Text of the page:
See No Evil by Robert Baer

The first review posted on the new CrzyDJM site

A new review! Woooo hooooo!!!! It’s been too long since I sat down and let the keyboard take me away…

This book wasn’t an entirely bad read but it began to wear me out for the last 100 pages, I’ve gotta be honest.

If you’ve been paying attention to the movie buzz lately, there’s a movie coming in December called Syriana, starring George Clooney, Matt Damon, and Jeffrey Wright. This book is listed in the credits as the “suggestion” for the film. Now you know me. Somewhat of a purist when it comes to movie adaptations of books, I always feel that it’s important to give the original source material a gander.

Robert Baer was in the CIA from 1976 to 1997 and had quite a wild ride. The book does a great job of giving you the basics that all new agents go through. He discusses how he hired agents, how he would secretly escort them through all sorts of dark alleyways, trying to protect their identities and safety.

As the book carries on, his cynicism and anger begins to show through. He speaks of the bureaucratic bullshit that bogged down his ambitious operations and investigations. He discusses the CIA’s journey towards a more politically correct organization and further away from a pure spy agency. He laments this political-correctness and gripes about several of his superiors and their lack of field experience.

One thing that he does throughout the book that at first was a bit humorous but got to be a touch aggravating was the blacking out of sensitive information that he discusses. It actually got to the point that so much was blacked out that it was hard to tell exactly WHAT was being hidden. Take for instance, the following sentence;

“I discussed the case with my case officer, ____________, and he said that it was alright to go ahead with the plan.”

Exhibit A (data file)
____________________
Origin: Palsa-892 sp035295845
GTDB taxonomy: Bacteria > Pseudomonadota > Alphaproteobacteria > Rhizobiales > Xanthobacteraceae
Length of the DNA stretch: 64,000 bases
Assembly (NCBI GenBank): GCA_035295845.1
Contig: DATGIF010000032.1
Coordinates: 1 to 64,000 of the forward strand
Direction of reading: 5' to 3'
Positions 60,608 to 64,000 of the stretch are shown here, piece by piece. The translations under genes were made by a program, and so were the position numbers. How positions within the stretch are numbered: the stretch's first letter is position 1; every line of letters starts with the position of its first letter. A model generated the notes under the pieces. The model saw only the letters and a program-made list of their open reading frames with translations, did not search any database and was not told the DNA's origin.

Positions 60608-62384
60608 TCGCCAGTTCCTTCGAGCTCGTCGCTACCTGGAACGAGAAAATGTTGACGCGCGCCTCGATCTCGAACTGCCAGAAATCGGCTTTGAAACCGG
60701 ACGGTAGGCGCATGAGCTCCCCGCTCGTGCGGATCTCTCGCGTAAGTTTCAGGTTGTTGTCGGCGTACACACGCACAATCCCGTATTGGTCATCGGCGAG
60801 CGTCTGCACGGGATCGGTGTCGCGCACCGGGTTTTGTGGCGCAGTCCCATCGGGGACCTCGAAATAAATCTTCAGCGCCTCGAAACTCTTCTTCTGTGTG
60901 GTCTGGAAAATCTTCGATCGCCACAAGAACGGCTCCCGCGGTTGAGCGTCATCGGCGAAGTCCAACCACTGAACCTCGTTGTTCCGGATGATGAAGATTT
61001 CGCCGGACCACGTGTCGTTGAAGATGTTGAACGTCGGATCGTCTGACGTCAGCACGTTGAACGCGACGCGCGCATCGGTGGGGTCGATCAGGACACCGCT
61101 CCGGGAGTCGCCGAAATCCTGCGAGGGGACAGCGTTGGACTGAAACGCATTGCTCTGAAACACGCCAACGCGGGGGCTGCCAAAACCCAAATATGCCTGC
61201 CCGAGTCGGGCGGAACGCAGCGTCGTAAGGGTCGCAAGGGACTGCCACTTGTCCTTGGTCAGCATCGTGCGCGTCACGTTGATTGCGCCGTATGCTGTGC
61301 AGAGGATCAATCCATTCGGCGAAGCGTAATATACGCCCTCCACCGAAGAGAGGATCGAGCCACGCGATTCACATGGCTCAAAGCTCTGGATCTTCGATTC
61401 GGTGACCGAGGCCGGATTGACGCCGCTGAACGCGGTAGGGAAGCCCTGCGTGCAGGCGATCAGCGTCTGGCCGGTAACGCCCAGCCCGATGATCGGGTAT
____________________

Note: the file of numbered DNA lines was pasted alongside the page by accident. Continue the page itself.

You can figure out that the blacked out spot would be a name, right? Well, as the book gets further and further into discussion operational details, entire sentences are blacked out and it’s impossible to even determine what sort of context they were used in. I understand that there’s certain aspects of the operation that haven’t been green-lighted by the CIA yet, but goodness, just KEEP THEM OUT OF THE STORY THEN. It got frustrating to read stuff like the following;

“________________. And after that, we went to Dubai and ______________. That was quite interesting.”

Come on now!!! Don’t even bother with that little passage if you can’t even make it readable!!! That was annoying, seriously.

Overall the book was an interesting story about Mr Baer’s 21 years with The Agency and it’s obvious that he’s a very intelligent guy. The overall picture painted by Mr Baer is quite complex and quite scary as well. He discussed September 11th and how, he believes, the government failed. If his claims are true, then the government really DID drop the ball.

I’d recommend the book for at least one reading if you’re interested in global policy and hearing some pretty interesting agent experiences. If you’re not willing to put in some brain time though (he gets pretty deep into his explanations at times) and some energy (all the Abu, Abil, Niva, Mohammed, Mustafa pseudonyms were overwhelming).

Check it out. I’d give it probably 3 out of 5 stars.

posted Sat, 11-26-05


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